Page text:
This is the second part of a two-part series on awareness — feel free to read them in any order. Last week, I wrote about Exclusive Awareness.
In sanskrit, the word cit (chit) refers to awareness or consciousness. Its meanings include: true awareness, to comprehend, to understand, to be aware of. In my experience, cit refers to this open awareness of inclusive attention.
This macroscopic view of awareness gives us the big picture. It’s the landscape view. The large-scale picture or project.
It’s like standing at the top of a mountain and seeing and feeling all the layers around you. The wind in your hair, the sun on your skin, the color and height of the trees, the sounds of the birds, the quickly moving clouds, the choppy waves, etc.
Everything that is present in the moment is a part of your experience.
During Asana & Meditation Practice
In asana practice, inclusive attention asks you to be aware of all that is happening in the moment without giving preference to any one thing. You explore inclusive awareness by using all your senses as you move from pose to pose and engage with the props during practice.
The open attention of yoga asana gives you the opportunity to see how different parts of your body connect and impact one another. Changing one part of your body in a pose affects everything else.
As you inquire into open awareness, you might ask: What happens when I stand on a block in tree pose? How does that affect everything else in my body? Are you able to stay aware of the room around you when trying to balance?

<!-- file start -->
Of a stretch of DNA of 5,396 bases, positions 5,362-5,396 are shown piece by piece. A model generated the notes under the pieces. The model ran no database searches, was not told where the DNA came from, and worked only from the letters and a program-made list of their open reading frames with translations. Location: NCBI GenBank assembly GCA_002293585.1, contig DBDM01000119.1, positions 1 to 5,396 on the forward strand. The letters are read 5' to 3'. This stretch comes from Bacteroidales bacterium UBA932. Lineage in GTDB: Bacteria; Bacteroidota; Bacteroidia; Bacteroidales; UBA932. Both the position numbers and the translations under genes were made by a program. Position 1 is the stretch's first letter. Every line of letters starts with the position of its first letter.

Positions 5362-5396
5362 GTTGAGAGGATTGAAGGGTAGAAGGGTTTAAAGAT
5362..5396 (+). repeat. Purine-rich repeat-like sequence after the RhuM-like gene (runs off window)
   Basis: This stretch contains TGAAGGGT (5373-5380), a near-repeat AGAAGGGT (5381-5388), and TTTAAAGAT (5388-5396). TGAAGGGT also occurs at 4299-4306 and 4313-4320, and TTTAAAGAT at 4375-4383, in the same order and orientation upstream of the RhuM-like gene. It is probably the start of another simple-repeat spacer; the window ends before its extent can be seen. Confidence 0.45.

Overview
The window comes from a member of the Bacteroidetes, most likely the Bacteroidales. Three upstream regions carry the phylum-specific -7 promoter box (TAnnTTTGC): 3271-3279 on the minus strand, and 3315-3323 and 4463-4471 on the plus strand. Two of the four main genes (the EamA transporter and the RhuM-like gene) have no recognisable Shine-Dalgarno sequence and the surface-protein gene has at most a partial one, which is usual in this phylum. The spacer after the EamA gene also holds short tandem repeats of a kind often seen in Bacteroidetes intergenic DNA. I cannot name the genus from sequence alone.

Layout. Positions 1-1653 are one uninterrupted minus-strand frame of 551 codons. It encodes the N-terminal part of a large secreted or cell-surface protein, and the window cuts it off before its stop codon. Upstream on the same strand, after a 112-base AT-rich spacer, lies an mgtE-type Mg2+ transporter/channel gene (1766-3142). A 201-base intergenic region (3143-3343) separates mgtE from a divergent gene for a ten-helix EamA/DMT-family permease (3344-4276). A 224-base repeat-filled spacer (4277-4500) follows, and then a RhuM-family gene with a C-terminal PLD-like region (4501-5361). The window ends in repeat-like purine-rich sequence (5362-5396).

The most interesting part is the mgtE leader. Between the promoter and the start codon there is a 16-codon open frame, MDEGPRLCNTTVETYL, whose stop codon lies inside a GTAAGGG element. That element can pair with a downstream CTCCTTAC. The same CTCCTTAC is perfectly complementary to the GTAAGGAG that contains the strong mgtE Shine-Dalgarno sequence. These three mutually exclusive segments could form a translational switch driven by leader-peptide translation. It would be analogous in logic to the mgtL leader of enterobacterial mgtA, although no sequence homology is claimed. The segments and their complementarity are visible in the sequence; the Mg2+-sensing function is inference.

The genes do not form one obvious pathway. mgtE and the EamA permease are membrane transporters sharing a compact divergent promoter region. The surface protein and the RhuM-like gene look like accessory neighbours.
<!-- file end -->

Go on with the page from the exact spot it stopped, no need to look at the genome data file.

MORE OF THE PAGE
In meditation practice, inclusive awareness asks us to welcome everything that arises as part of the experience. Even the annoying sounds from outside and your thoughts that spin in circles. This open awareness is big enough to hold you and the discomfort that might be part of your experience.
In Life & Art
Inclusive awareness allows you to soak in the vast and beautiful environment that you live in. It can literally take our breath away to see a beautiful sunrise along the coastline.
In a more practical way, open awareness allows you to navigate through potential challenges - like crossing the street in heavy traffic. It’s a big part of how we are able to asses safety in our environment.
Guidance & Support
As you practice inclusive awareness, you practice remaining calm when unexpected things arise. This can be really helpful in your work and relationships as it allows you to respond in the moment instead of react.
As you move in the world you constantly and quickly scan and interpret obvious and subtle messages related to safety. There are times that it can be over-whelming and scary to be in this open awareness. A therapist, social worker, meditation teacher, or other skilled guide may be able to assist you in this journey and help you find safety in inclusive awareness.
I invite you to look for recent moments where you were in inclusive awareness. What were you doing? How did you feel at that time? How long did this experience last? How might you consciously support inclusive awareness in your day-to-day activities?
Inclusive & Exclusive Awareness
As you explore inclusive and exclusive awareness, do you find one easier or more accessible to you? How might you start to practice the one that is more challenging?
What could you do during yoga and meditation to practice inclusive awareness? To practice exclusive awareness? How might you consciously practice them both in your life, work, and relationships?